I know that my boys’ school sells snacks and beverages that are separate from the lunches that can be purchased. My 11-year-old tells me he can buy Doritos, potato chips (regular or baked), popcorn, cookies, French fries, soft pretzels, ice cream and even leftovers from previous lunches like sloppy joes a la carte. I asked if he could also buy fruits and vegetables, and he said, “Oh ya, I forgot about them.”

In addition to white and flavored milks, the kids can also buy Snapple and Switch to drink. It seems to me that there are very few restrictions on what can be sold in my sons’ school. In fact, towards the end of the year, the principal was selling candy bars to the kids as they left the school to raise funds for I don’t know what. If it continues next year, I’ll be finding out what that’s all about.

Although some states and districts have created standards for what can be sold as snacks and beverages in schools, the USDA hasn’t updated national guidelines in over 30 years. An infographic recently released by the Kids’ Safe and Healthful Foods Project summarizes research that supports the need for national nutrition standards for snack foods and beverages sold in schools.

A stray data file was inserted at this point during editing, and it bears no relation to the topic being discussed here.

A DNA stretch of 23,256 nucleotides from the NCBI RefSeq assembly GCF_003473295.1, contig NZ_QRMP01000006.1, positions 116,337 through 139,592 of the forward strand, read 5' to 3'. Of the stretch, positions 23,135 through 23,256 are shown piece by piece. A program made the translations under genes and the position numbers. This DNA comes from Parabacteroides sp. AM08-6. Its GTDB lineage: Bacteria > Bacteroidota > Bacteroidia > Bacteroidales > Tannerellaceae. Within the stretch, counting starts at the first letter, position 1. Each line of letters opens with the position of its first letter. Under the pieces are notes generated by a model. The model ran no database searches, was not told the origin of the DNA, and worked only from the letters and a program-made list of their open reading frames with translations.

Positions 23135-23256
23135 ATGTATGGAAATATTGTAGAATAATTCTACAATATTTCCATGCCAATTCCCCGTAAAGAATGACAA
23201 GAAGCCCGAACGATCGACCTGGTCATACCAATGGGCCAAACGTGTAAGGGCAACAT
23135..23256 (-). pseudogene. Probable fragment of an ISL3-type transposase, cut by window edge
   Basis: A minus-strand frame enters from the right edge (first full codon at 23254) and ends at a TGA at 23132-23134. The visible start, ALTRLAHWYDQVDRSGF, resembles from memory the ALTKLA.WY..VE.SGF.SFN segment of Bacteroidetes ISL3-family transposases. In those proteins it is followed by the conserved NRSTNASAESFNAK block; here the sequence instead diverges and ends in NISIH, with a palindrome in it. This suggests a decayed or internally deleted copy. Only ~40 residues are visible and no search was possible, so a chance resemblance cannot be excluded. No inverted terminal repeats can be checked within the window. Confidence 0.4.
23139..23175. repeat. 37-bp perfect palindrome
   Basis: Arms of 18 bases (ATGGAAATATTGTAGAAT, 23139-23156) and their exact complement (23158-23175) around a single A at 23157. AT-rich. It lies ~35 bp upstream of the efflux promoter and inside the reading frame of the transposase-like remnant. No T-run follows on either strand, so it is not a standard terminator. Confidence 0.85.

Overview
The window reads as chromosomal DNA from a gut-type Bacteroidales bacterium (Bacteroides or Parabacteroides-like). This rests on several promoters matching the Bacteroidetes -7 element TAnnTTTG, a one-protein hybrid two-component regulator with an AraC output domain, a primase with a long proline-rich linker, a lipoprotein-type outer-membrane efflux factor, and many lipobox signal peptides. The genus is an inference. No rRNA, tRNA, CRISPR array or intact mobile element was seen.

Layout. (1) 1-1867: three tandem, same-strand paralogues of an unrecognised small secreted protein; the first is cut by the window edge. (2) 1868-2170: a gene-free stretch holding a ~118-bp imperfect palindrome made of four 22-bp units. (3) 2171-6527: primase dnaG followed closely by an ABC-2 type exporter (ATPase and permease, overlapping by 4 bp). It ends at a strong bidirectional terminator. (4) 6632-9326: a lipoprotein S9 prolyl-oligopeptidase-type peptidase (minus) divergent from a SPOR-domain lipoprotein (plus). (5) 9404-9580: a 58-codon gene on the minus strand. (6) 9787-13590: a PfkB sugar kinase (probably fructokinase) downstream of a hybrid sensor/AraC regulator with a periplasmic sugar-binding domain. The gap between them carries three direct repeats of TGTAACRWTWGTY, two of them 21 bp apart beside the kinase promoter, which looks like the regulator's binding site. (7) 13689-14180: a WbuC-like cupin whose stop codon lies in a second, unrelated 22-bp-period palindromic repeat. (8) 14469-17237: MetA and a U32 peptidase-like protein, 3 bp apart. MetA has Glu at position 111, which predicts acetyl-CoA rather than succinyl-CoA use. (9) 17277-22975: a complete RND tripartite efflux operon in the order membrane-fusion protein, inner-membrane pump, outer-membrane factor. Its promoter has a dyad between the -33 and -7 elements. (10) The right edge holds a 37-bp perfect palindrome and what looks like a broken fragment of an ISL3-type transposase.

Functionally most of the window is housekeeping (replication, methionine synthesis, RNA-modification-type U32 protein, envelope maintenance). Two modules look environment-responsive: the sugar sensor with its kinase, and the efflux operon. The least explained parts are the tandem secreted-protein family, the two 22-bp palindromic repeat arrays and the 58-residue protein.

My oldest son moves on to high school in a different district next year, and I have a feeling the unhealthy options are going to be even more varied. It would be good to have national standards so that all kids, even my boys who will be in two different districts for the first time ever, had equal access to healthier options.

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Robin Shreeves ( @rshreeves ) focuses on food from a family perspective from her home base in New Jersey.

Snack Facts: Raising the Bar for Nutrition Standards in Schools
An infographic makes the argument for the USDA to get involved with setting national standards for the snacks allowed to be sold in schools.